Heart disease-protective diabetes drug is not used equitably

A medication typically used for treating diabetes, glucagon-like peptide-1 receptor agonists (GLP-1 RA), could also be used to prevent cardiovascular disease and major cardiovascular events, but a new study shows inequities in its use based on race, ethnicity, and socioeconomic status. Looking at four years of data, researchers from the Perelman School of Medicine saw that the odds of using this medication were as much as 41% lower for some groups that are historically underserved by health care. This research is published in JAMA Health Forum.

Doctor wearing a mask checks the blood pressure of a patient also wearing a mask.

“Cardiovascular disease is the leading cause of death among patients with type 2 diabetes and GLP-1 receptor agonists have been shown to reduce major adverse cardiovascular events,” says the study’s lead author, Lauren Eberly, a clinical fellow in cardiovascular disease. “Our study demonstrated significant inequities in use among Black, Latinx, and Asian patients, as well as patients of lower economic status being less likely to be prescribed this therapy. Given well-documented racial disparities in the burden of diabetes and cardiovascular disease, we feel that the differences in utilization of this therapy must be addressed to prevent worsening inequitable outcomes.”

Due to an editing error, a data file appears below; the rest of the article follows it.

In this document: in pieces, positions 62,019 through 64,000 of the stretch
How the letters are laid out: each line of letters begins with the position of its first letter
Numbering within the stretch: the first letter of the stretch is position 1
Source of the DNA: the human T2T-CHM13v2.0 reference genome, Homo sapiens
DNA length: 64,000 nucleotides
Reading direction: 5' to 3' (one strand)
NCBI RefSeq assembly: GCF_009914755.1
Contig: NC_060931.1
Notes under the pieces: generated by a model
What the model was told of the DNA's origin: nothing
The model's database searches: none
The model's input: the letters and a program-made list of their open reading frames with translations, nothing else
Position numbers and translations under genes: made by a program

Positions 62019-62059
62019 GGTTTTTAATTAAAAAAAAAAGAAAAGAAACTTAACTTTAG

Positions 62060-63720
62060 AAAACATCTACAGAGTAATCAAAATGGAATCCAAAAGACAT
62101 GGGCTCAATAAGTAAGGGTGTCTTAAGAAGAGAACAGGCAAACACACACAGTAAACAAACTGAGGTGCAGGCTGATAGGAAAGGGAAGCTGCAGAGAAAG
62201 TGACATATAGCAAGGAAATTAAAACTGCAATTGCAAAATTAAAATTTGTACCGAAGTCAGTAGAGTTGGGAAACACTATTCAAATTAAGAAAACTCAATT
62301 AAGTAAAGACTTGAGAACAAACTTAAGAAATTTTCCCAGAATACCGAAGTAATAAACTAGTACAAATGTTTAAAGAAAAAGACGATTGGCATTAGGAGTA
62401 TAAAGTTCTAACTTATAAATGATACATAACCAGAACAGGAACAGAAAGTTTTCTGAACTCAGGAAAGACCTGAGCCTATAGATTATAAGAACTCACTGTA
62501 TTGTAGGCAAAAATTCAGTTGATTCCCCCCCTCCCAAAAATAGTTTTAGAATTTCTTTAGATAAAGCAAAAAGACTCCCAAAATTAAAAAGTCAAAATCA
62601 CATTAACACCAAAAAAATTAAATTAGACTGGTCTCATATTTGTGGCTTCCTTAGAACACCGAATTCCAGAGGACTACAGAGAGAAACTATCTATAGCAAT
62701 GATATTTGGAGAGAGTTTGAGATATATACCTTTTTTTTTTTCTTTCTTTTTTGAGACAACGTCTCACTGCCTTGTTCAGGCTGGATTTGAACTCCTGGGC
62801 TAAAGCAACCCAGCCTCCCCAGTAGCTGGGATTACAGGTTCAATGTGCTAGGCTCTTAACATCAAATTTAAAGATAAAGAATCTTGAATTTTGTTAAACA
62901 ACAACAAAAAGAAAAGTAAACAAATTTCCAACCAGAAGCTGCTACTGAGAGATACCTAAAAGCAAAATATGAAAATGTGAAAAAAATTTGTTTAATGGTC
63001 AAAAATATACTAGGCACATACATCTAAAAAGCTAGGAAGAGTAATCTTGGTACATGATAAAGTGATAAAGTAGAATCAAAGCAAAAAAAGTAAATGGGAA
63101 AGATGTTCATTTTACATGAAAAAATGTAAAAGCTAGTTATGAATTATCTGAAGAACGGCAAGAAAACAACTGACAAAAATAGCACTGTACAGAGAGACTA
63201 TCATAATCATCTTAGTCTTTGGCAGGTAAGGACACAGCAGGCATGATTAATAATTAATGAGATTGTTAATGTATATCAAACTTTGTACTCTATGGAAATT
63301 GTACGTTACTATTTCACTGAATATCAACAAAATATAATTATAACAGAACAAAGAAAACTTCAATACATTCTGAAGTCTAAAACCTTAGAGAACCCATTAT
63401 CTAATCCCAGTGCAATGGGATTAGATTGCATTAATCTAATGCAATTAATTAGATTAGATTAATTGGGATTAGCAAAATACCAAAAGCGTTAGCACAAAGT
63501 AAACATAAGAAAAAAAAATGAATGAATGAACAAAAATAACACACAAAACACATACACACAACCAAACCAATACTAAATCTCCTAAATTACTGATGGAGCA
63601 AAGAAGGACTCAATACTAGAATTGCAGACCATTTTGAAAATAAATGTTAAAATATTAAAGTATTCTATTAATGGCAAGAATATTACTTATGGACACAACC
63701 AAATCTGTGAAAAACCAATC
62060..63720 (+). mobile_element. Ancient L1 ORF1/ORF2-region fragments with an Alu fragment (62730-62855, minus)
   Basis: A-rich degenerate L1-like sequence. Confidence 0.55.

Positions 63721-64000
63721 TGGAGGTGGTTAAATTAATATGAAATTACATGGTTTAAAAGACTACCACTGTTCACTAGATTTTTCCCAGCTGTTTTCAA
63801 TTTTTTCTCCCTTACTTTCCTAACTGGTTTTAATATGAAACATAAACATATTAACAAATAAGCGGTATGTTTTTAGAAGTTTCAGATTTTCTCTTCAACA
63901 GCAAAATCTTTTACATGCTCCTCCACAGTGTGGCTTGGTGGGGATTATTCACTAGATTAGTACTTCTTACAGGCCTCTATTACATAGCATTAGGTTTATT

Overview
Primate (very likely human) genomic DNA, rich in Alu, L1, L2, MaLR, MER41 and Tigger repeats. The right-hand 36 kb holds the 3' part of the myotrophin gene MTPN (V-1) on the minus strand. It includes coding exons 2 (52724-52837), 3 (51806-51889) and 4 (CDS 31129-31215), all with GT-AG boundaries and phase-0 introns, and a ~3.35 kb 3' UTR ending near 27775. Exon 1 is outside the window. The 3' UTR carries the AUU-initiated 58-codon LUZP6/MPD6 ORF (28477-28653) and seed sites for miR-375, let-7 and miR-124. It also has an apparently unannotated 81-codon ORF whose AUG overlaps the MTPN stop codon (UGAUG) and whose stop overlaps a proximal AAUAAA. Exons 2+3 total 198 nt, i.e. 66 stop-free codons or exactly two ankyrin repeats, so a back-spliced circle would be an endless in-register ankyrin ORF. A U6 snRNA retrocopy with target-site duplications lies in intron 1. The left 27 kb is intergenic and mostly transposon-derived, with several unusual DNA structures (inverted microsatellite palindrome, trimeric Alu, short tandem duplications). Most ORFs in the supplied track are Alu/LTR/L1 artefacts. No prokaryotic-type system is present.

GLP-1 RAs are prescribed for diabetes because they help restore blood sugar balance in the body, activating receptors for the GLP-1 hormone in the pancreas to boost insulin while also tamping down the mechanisms that release blood sugar. In addition to improved blood sugar control, the medication helps patients manage their weight. Recent studies have added a new facet to this medication’s benefits: reductions in heart health issues, especially those related to increased blood pressure. The American Diabetes Association recommends the use of GLP-1 RAs by patients with atherosclerotic cardiovascular disease, heart diseases caused by buildup and blockages in arteries.

Knowing that patients who are Black have been shown to have higher prevalence of diabetes and heart disease mortality risk, Eberly and her fellow researchers—including the study’s senior author, Srinath Adusumalli, an assistant professor of clinical medicine in cardiology and assistant program director of the cardiovascular disease fellowship—examined data on GLP-1 RA prescription and use under the lens of race, ethnicity, and economic status. The goal was to shed light on whether uptake of this potentially lifesaving medication has been equitable.

This story is by Frank Otto. Read more at Penn Medicine News.